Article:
When does a government restriction burden congregants’ religious liberty too much, therefore becoming illegal and unenforceable under the federal Religious Freedom Restoration Act (RFRA)? On October 9, 2020, a D.C. federal trial court granted injunctive relief to a church against the D.C. Mayor, in Capitol Hill Baptist Church v. Bowser (Case No. 20-cv-02710). According to this important ruling, government restrictions on in-person gatherings should fail if unevenly enforced against houses of worship acting responsibly and in accordance with their sincerely held doctrinal beliefs.
Our country has long grappled with whether and to what extent any government benefits or other favor may be accorded to private schools, especially religious grade schools. This summer, the U.S. Supreme Court issued another landmark decision in Espinoza v. Montana Department of Revenue, validating a state school tax credit program that benefits religious and non-religious schools alike by striking down the Montana State Constitution’s prohibition on any state aid to a school controlled by a “church, sect, or denomination.”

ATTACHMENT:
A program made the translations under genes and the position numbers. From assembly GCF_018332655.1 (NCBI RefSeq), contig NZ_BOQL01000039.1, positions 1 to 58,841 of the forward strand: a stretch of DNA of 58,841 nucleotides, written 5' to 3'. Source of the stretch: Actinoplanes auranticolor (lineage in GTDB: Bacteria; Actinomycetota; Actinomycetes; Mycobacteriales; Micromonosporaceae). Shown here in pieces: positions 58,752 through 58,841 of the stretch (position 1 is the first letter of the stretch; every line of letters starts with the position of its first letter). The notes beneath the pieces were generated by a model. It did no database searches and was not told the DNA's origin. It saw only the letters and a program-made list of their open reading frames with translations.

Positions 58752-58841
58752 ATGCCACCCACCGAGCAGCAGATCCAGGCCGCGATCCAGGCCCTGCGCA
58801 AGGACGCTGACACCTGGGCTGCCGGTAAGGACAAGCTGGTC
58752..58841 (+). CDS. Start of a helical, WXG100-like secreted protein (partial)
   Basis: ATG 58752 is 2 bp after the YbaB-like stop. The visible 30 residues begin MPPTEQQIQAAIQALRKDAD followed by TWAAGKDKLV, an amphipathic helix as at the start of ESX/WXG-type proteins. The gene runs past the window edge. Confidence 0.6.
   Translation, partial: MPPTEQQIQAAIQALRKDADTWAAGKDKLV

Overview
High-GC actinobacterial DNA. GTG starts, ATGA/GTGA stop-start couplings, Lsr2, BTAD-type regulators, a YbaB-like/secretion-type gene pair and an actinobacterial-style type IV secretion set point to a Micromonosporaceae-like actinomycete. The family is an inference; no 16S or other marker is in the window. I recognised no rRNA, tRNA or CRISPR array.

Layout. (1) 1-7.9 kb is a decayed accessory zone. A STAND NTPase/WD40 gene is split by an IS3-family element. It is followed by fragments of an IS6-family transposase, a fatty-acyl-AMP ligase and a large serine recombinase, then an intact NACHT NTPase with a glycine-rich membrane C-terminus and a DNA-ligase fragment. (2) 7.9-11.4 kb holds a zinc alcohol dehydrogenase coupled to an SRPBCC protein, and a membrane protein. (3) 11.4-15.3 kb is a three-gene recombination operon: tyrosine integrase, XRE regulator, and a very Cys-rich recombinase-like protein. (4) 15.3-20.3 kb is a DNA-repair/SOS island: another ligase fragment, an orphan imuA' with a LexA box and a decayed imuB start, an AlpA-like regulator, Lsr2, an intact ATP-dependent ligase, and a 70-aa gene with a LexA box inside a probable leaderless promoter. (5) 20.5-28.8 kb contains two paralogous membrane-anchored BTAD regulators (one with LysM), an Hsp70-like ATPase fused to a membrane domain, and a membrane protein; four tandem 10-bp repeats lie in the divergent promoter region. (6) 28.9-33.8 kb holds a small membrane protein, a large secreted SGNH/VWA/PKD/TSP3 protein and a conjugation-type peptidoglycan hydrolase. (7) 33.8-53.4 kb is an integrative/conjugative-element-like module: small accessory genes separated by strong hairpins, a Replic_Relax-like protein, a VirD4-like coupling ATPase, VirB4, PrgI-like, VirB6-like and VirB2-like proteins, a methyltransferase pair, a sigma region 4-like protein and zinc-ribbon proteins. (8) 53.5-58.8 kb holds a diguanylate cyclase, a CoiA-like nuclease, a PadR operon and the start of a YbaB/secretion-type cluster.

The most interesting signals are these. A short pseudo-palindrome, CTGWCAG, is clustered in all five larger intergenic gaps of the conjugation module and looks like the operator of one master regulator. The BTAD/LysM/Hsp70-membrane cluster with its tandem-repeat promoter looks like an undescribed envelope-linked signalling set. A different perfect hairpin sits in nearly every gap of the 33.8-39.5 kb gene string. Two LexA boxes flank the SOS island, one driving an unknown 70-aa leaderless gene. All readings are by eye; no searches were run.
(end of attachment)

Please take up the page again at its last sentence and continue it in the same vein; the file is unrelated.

The Supreme Court of the United States has significantly broadened the scope of legal protections for religious employers against employment-related claims. The Court’s July 8, 2020 decision in Our Lady of Guadalupe Sch. Morrissey-Berru St. James Sch. v. Biel, clarifies and broadens the so-called “ministerial exception,” which forbids or excepts courts from intervening in employment-related disputes involving workers engaged in religious activities. This important legal protection promotes First Amendment religious freedom rights by avoiding secular courts’ interference with employment decisions that may involve religious aspects.